Market forces, technology, and opportunity are converging on the mobile phone front, and about to launch a huge disruptive force in commerce. While we have become accustomed to promotional and communication opportunities enabled by the internet and social media, the distribution and pricing channel is about to heat up.
According to the recently released Comscore 2013 Digital Future in Focus Report, smart phones in Canada now represent 62% of the market, up from 45% in 2012. This is significant in that we have now passed a tipping point where the majority of phone users are mobile internet enabled. Couple this with Canadians spending on average 41 hours/month online, second only globally to Americans at 43 hours/month, and the stage has now been set for market forces and opportunity to collide with new disruptive offerings. Here are a couple early examples:
Twitter has paired up with American Express to enable purchases to be completed with the use of a hashtag. Essentially once a consumer tweets a specific hashtag to the company requesting a purchase, the transaction would be completed once acknowledged by the company and then confirmed by the customer. Online shopping with all the extra hassle of security and transactions would be taken out of the system. It’s a bold social media move by American Express, and could indicate a disruptive shift in the way commerce will be conducted online in the future. It does however beg some privacy and ethical issues. Will people want their purchase history on Twitter? Does this make impulse shopping too easy? But beyond this dark side, there is certainly opportunity. Consumers will automatically be promoting brands to their followers while buying them. Suddenly there is equity to a company in how many followers a purchaser has, and that could lead to some interesting promotional offers to prospective customers. Privacy and ethics aside, there is a solid win/win formula potentially in there, as marketers look for ways to leverage their brand within social channels. Read more here: http://www.forbes.com/sites/boninbough/2013/02/13/from-hashtag-to-purchase-twitters-newest-partnership-with-american-express/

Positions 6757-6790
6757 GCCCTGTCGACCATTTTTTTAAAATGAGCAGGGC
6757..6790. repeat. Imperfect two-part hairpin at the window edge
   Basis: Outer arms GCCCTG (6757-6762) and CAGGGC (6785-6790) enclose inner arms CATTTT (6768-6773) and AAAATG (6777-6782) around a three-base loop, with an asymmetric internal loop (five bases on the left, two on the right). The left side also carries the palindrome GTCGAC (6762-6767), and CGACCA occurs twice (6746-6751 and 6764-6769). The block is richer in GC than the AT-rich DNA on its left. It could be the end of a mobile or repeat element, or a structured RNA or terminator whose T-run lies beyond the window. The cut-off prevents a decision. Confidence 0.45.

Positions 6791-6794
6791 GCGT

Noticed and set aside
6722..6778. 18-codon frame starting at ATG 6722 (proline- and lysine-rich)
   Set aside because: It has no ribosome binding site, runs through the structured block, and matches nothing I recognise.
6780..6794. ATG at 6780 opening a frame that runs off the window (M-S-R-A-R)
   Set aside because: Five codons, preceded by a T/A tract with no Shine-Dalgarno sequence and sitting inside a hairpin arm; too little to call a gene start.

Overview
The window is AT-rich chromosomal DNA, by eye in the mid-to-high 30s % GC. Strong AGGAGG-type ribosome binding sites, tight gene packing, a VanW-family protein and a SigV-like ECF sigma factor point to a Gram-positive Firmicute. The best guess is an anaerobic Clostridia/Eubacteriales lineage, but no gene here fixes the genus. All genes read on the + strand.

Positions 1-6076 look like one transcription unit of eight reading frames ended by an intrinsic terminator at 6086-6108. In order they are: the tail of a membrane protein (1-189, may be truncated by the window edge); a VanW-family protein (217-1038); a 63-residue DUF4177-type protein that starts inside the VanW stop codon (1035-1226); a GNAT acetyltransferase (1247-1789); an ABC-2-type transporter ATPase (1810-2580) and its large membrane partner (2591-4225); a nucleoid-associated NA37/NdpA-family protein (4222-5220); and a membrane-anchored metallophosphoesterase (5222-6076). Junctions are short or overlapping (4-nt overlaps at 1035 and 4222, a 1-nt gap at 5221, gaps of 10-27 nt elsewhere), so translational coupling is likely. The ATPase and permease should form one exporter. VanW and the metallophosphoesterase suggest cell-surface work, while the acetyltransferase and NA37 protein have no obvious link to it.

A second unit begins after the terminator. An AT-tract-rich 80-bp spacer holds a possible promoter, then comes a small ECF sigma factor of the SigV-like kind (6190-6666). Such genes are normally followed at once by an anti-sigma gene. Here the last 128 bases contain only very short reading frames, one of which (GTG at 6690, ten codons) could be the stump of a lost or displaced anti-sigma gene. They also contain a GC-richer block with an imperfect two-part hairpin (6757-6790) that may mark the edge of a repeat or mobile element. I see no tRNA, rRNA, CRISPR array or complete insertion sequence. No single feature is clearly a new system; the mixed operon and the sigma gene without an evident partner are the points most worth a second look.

Apple has applied for a patent to get into the mobile micro-lending banking business, via an innovative APP. They want to be able to turn iPhone users into potential ad-hoc cash dispensary locations. Essentially a consumer, who needs, say $20 but is not close to a bank machine, could use their APP to find another iPhone user in close proximity. They would receive the offer to lend that person $20 cash, which would then appear as an Apple credit on their iTunes account, plus a bonus transaction fee for having facilitated the exchange. This essentially makes everyday consumers into cash machines, while denying the banks their exorbitant service charges. You can bet that Apple plans to sell more than music in their iTunes commerce site, and I would think this signals a major move to tread into Amazon territory. It certainly would be more appealing to accumulate credits that could be used to purchase a broad range of things beyond just music. Read more here: http://techcrunch.com/2013/01/31/apple-patents-crowdsourced-peer-to-peer-mobile-banking-that-could-use-itunes-to-provide-cash-on-demand/
Both of these examples work in a mobile enabled consumer environment. Expect more of this type of innovative thinking from companies as technology, market forces and opportunity disrupt traditional distribution channels.